Is it any surprise that the political elites in Canberra are on the nose with a large proportion of the Australian population when they can show such utter contempt for the people who ultimately fund their wages?
Furthermore the Department of Immigration has revealed that it does not do any systematic auditing of the companies who sponsor Temporary Visas to ensure that they are carrying out their obligation to provide training for Australians to do the work which is being performed by the s.457 personnel. It apparently does not care or is not capable of monitoring this important aspect of the migration system.
The Prime Minister’s strategy of calling a double dissolution election guaranteed that there would be plenty of minor party Senators elected as a result of the Federal Election on Saturday 2nd July. The new Senate will be harder for the Coalition to deal with than the previous Senate. However it appears that the Coalition may depend on cross-bench Members in the House of Representatives to be able to govern effectively.
AIMPE will continue the strategy of lobbying all sides of the Parliament to stop the stupidity of the Immigration policy of the last Government and make sure that the “Ships Engineer” jobs in Australian waters go to qualified Australian Marine Engineers.
Number of s457 visas granted since 2005 is available as a table here:
s457 visas granted for Ships Engineers (186.35 KB)
ETO Certificate of Competency:
Existing Electricians (& Engineers with Electrical Trade) please act now
Marine Electricians &
Engineers with Electrical Trade
If you have 12 month’s service (on any vessel including MODUs, Dredges, FPSOs )as a Marine Electrician,
If you have an Electrical TRADE and are qualified as a Marine Engineer and also do electrical work onboard in addition to your watchkeeping duties,
then there is a very good chance that AMSA may exercise it’s discretion to grant you issue of an ETO CoC.
These special discretions are only available up until 1 January 2017.
If you are interested you should act without delay.
An Application Form 419 can be obtained from http://www.amsa.gov.au/forms-and-publications/international/forms/Seafarers/AMSA419.asp and you will need to follow the instructions and pay the relevant AMSA fees for AMSA to consider your case.
The AMSA website at http://www.amsa.gov.au/forms-and-publications/fact-sheets/AMSA1610.pdf provides a ‘Fact Sheet’ indicating how existing ‘Marine Electricians’ (& Engineers with Electrical TRADE) can take advantage of the transitional provisions under STCW to be issued before 1 January 2017 with an Electro Technical Officer Certificate of Competency (‘ETO CoC’).
If in any doubt you may also ring:
AIMPE Director Professional Development Mr Henning Christiansen on 0419 400 324 or AIMPE Director Professional Standards Mr Jim Mallows on 0417 042 760 to discuss.
Despite the published cut-off dates for the 12 month’s sea service as a Marine Electrician, we are so far not aware of any AIMPE member being refused the exercise of AMSA’s discretion referred to above.
So ALL serving Marine Electricians should now make formal application for ETO CoC via Form 419. This includes Electricians who retrained as Engineers years ago and have since then done Electrical work as well as Watchkeeping. Case by case it may also include serving Engineers who did Watchkeeper CoC on the basis of an Electrical Trade and have since then done Electrical work as well as Watchkeeping for at least the 12 months service.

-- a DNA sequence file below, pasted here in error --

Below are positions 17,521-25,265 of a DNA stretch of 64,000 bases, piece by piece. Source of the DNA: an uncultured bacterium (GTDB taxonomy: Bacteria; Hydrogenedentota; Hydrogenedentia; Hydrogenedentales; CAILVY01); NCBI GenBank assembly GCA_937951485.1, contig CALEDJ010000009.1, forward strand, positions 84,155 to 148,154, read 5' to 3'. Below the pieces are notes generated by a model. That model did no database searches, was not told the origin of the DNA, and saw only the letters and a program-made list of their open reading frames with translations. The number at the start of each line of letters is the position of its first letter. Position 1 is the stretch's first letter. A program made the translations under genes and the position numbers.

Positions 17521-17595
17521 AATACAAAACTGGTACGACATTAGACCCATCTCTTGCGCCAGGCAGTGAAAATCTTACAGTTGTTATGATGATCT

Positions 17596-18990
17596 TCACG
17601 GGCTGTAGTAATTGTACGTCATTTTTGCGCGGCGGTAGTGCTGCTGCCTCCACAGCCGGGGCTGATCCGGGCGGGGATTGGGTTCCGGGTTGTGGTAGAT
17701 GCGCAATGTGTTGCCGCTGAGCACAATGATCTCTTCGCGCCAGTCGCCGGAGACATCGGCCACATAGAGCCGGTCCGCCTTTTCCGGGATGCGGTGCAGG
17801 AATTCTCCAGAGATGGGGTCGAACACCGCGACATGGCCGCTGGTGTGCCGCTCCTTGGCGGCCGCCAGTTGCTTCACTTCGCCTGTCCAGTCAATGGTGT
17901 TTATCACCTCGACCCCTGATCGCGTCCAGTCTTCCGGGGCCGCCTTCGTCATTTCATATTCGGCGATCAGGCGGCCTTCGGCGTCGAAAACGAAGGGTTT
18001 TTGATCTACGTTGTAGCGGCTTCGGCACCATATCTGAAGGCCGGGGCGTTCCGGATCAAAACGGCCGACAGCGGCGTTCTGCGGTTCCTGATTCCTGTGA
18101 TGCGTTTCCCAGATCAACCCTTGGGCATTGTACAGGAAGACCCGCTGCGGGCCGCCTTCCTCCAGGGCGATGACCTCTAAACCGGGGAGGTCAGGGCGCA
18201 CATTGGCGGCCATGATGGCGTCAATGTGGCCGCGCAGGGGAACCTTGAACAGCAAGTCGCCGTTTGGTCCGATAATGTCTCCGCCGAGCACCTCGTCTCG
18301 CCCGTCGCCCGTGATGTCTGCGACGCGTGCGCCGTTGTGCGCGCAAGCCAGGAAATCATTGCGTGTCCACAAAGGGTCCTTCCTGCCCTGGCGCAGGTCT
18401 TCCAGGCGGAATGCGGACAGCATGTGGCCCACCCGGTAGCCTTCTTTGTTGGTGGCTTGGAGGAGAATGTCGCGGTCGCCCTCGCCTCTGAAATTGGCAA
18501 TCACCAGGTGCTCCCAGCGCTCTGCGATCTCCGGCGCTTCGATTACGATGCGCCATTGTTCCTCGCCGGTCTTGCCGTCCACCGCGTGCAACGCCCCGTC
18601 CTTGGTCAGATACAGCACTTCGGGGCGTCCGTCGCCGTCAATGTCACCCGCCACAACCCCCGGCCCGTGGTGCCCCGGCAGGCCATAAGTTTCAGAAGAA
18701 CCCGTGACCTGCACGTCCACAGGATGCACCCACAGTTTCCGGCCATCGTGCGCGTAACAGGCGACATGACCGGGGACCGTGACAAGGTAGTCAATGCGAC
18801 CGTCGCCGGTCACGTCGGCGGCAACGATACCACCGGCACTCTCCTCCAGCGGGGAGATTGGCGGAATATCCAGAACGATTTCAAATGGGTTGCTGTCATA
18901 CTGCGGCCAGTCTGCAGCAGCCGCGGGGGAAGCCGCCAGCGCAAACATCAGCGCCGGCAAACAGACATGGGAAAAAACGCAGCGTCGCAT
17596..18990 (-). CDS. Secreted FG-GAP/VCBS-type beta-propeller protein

Issue of the ETO CoC by AMSA will not occur until the applicant has also completed/satisfied each of:-
- “Proficiency in Survival Craft & Rescue Boats other than Fast Rescue Boats”
- “Advanced Fire Fighting”
- “Medical First Aid”
- “Basic Safety Training/Security Awareness”
- “AMSA Certificate of Medical Fitness”
AMSA advises that an offshore industry HUET or TBOSIET does not substitute for the first of these short courses.
Marine Electricians have asked about the relationship of their existing Certificate of Safety Training (‘CoST’) to any of the above as it covers similar material, but to a lesser standard, than the first two of these courses. AMSA advises that until you get your ETO CoC, your employment as a ‘Marine Electrician’ relies on you maintaining your Certificate of Safety Training (“CoST”); and
If you have the sea service as a ‘Marine Electrician’ to be issued an ETO CoC then it may be a better expenditure of your money to get the short-courses, described in “Option 1” in the AMSA Fact Sheet, as swiftly as possible before your CoST expires; and
Of the listed short courses, even if you have only completed “Proficiency in Survival Craft & Rescue Boats other than Fast Rescue Boats” + “Advanced Fire Fighting” then this is the same material as in the CoST but at a higher standard, so you do NOT need CoST if you have these 2 courses. With these 2 you can continue working as a ‘Marine Electrician’ as if you held a CoST….bearing in mind the approaching 1 January 2017 deadline, of course, that may or may not affect you depending on the Flag of the vessel you are serving on and the requirements of that Flag-State maritime authority in respect of ETO certification.
You should then move to attend all the remaining short courses listed in Option 1 as soon as you can after that.
The Queensland Government is holding an enquiry into the labour hire industry in Qld. AIMPE's submission can be viewed here: Qld Gov labour hire investigation AIMPE submission (319.69 KB)
Liberal's 457 Visa Scam allows foreign workers to replace Australian marine engineers; see more, https://www.youtube.com/watch?v=TBrdq3cRRJo
Left: Senator Jacqui Lambie with AIMPE members Stephen Dalton (l) and Adrian Morris (r) both made redundant when the Destine was replaced by the ICS Reliance in Sydney Harbour.
More here from Senator Lambie on the 457 visa crisis:
To contact your MP open this list for contact details: MPs contact details (174.17 KB)